I was so relieved. For once, I wouldn't be the slowest member of the group. The one the leader asks, 'Feeling energetic?' of before deciding whether to take the way he wants to go or the easy/short way.

Except Roj smoked me. I was riding a $2000 mountain bike borrowed from my brother (thanks Bro!), a bike so easy to propel I felt like I was cheating. And I was getting my ass handed to me by the goofy guy riding a child's plaything.

Oh, the shame except I love Roj. I prize eccentricity and have collected my share of strange friends. And if he's not the weirdest one, he's tied for first with someone.

Like I say, Bill Clinton was President last time I saw Roj, I think. Well, I saw him with his sister at a sidewalk cafe last year, but I was on the clock and on the move and couldn't stop. It felt like an Elvis sighting.

So I rode 12 miles in the sweltering heat and humidity of Monday evening (gotta train if I'm going to finish the MS ride—SPONSOR ME!!) with Elvis. I didn't even want to be outside, it was so hot. But if I'm going to do 170 miles in two days, I gotta train when I can. Help me out, I'm trying to talk Roj into riding, too. And he'll be the one on a BMX bike, nobody will believe it...

Wednesday, June 17, 2009

Give It To Us Raw and Wrrrigling!

I don't eat out much, let alone in toney restaurants like Kabuki. But this is where a shit-ton of old friends were meeting and I really wanted to be in on it. Common denominator, all but one of us went to high school together.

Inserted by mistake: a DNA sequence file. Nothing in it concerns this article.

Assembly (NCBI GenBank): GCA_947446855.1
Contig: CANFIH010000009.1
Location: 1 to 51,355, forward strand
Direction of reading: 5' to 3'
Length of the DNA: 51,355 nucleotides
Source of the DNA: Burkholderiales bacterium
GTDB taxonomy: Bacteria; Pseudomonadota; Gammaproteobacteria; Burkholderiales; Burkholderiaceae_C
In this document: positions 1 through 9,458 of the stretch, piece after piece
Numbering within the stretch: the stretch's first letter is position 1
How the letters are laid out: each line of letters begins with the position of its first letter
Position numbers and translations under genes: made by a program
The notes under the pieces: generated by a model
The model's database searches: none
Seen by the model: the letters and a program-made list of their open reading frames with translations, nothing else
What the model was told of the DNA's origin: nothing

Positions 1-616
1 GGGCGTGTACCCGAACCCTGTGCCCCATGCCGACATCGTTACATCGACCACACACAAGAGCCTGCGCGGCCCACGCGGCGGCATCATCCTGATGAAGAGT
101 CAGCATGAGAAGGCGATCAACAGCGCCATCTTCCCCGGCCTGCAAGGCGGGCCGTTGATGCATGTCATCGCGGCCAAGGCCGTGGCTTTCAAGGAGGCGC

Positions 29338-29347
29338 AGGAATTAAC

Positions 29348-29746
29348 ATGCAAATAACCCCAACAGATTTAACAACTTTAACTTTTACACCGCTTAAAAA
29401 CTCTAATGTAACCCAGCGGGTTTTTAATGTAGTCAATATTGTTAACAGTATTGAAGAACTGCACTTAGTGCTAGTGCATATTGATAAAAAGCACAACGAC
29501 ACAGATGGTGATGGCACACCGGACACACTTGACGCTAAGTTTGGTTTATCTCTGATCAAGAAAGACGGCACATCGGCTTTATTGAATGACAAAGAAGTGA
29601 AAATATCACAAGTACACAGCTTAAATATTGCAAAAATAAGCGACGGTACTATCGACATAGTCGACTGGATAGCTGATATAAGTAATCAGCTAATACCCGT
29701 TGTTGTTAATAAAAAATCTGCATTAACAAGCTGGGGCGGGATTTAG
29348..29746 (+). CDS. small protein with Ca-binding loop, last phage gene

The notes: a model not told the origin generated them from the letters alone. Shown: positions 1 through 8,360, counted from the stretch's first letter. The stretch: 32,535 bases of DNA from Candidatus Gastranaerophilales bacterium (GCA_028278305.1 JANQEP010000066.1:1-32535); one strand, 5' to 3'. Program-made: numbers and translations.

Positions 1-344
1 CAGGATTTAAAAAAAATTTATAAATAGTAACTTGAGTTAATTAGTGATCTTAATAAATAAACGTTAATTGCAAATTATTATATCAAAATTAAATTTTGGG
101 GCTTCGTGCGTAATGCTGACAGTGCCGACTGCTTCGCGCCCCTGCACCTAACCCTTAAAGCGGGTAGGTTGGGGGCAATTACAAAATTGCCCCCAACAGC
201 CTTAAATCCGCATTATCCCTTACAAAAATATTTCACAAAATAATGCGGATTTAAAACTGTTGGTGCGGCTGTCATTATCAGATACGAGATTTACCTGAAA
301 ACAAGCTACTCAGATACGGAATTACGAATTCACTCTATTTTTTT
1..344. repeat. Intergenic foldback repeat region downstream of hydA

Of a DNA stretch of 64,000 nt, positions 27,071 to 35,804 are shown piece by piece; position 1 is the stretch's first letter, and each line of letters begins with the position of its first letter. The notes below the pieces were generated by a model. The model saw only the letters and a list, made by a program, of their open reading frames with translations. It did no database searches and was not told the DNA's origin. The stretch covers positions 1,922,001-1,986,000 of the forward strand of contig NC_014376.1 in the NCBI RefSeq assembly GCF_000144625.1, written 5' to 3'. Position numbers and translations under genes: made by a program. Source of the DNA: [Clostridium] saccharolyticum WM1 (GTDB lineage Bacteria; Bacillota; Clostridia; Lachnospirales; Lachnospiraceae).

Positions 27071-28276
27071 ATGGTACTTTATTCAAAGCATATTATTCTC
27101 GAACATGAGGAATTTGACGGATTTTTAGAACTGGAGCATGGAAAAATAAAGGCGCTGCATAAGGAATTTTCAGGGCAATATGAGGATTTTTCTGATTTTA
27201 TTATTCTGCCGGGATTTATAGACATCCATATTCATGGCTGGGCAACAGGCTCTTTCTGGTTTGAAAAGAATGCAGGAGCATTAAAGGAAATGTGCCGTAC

I tried to think, when was the last time I ate some place this upscale on my own dime. And I think I was still married. I tend to think of Five Guys as an extravagance, or for that matter McDonald's or Long John Silver's.

Sushi, though, is one thing I've never learned to make at home. I had the Chirashi platter tonight, with some roe and Uni on the side. Delicious.

I have to say, though the restaurant is very upscale, I was surprised at the service. This is where Julie and Roger deflowered me of my sushi virginity, but when I showed up early, I was abruptly told they didn't open until 5:30. It was 5:25. When I came back and we went in, I made an inquiry about the beers available and instead of an answer, I was given a menu that didn't list the beers. I ended up having a Mai Tai instead, but anyway...

This was about friends, friends I hadn't seen in a long time (from two days to four months to 20+ years), and we had a blast. Though at one point one of my dinner mates asked what one of the things on her plate was and commented, 'I'd ask the waitress but she'd probably reprimand me.' So I wasn't the only one who thought she was a little short on the service side.

Sorry, but have you seen the news? This recession that's going, it's impacted everyone I know and me, big-time. If Kabuki's sales aren't off this year, I'll eat my shoe. You'd think they'd be falling over themselves, nine customers walk in. Granted, nine separate checks, but we're slow where I work, too, and I don't care how high-maintenance a customer is, I want their business.

I over-ordered. My cash should have been ample, but when the check came I only had about a 4% tip available. Good thing the waitress ignored my empty Mai Tai (which was gone before my food arrived). Since she never asked me if I wanted another drink (I did), I didn't go over my money. Normally, I'd feel really guilty leaving such a tiny tip, but in this case I'd say it was fair.

I'd still go back to Kabuki. Being deflowered by Julie and Roger there alone makes it special. And it is great food, if pricey.

And we had so much fun. I'd have paid every penny twice to hang out with this crew, and it wouldn't have mattered if they fed us at all.

And yes, Julie, I'm posting this under Grub. And I'm giving you credit, right here, for most of the pics. All the good ones were taken by Julie (plus all the ones with me in them); if they're a tad dark and noisy, she was using my camera with its child-like capabilities.